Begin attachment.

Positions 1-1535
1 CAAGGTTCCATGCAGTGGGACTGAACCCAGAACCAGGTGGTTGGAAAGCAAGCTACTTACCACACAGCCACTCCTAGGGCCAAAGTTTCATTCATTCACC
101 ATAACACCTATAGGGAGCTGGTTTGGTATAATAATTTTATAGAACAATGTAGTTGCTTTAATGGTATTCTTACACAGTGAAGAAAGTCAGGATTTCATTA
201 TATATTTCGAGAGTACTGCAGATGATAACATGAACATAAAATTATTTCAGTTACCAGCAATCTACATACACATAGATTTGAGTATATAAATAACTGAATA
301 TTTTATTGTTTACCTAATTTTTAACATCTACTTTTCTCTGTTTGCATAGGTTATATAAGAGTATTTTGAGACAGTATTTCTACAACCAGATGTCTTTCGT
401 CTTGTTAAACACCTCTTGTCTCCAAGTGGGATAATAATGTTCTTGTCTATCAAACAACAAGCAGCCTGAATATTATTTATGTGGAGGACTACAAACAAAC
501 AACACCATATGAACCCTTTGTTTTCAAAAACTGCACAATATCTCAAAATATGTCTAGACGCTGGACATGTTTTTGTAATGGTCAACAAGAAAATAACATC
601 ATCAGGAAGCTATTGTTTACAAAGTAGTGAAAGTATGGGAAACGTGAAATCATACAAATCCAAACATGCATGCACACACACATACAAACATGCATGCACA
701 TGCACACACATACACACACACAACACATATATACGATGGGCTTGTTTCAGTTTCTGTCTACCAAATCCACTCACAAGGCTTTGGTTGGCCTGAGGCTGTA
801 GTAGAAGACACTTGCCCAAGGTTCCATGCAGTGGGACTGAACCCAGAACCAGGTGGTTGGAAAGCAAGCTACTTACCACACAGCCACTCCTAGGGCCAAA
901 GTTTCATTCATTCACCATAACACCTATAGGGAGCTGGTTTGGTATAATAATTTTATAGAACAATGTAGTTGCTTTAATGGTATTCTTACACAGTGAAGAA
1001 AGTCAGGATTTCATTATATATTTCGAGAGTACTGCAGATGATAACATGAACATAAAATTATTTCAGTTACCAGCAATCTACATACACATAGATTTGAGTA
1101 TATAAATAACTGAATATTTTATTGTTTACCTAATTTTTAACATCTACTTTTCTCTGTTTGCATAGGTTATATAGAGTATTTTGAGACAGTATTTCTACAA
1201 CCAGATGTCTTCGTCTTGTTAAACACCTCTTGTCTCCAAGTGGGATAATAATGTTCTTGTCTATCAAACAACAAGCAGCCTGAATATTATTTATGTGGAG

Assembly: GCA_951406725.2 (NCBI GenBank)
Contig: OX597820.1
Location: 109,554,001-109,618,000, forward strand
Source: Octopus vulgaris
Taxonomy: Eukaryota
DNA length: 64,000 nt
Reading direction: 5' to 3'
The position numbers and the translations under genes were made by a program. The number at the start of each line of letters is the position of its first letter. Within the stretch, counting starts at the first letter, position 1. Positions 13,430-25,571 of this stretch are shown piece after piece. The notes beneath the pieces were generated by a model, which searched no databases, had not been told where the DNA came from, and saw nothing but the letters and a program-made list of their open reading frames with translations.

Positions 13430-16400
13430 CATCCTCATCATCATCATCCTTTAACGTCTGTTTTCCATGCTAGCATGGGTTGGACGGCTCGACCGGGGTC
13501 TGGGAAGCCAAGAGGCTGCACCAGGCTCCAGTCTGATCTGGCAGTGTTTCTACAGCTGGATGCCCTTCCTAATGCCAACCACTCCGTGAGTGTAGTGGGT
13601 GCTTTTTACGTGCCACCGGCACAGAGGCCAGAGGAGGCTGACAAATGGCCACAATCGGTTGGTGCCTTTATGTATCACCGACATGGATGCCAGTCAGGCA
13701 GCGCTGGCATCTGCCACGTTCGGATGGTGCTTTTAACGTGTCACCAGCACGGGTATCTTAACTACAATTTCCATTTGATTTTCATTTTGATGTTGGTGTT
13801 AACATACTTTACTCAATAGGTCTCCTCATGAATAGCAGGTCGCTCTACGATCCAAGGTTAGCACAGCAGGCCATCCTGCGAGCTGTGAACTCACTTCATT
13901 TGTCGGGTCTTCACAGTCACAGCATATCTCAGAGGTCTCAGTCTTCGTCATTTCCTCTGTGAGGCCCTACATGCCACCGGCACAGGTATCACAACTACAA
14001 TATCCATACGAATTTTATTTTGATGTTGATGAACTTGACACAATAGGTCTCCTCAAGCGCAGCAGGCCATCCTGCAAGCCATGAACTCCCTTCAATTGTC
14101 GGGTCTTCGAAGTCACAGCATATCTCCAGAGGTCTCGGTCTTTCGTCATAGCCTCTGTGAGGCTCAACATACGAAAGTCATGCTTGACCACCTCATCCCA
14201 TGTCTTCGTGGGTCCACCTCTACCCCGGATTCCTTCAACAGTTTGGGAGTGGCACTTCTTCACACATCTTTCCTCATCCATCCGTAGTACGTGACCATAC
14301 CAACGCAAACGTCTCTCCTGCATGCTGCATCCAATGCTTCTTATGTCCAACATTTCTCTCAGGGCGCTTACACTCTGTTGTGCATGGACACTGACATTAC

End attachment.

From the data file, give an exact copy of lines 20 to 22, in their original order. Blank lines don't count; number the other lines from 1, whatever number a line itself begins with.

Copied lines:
DNA length: 64,000 nt
Reading direction: 5' to 3'
The position numbers and the translations under genes were made by a program. The number at the start of each line of letters is the position of its first letter. Within the stretch, counting starts at the first letter, position 1. Positions 13,430-25,571 of this stretch are shown piece after piece. The notes beneath the pieces were generated by a model, which searched no databases, had not been told where the DNA came from, and saw nothing but the letters and a program-made list of their open reading frames with translations.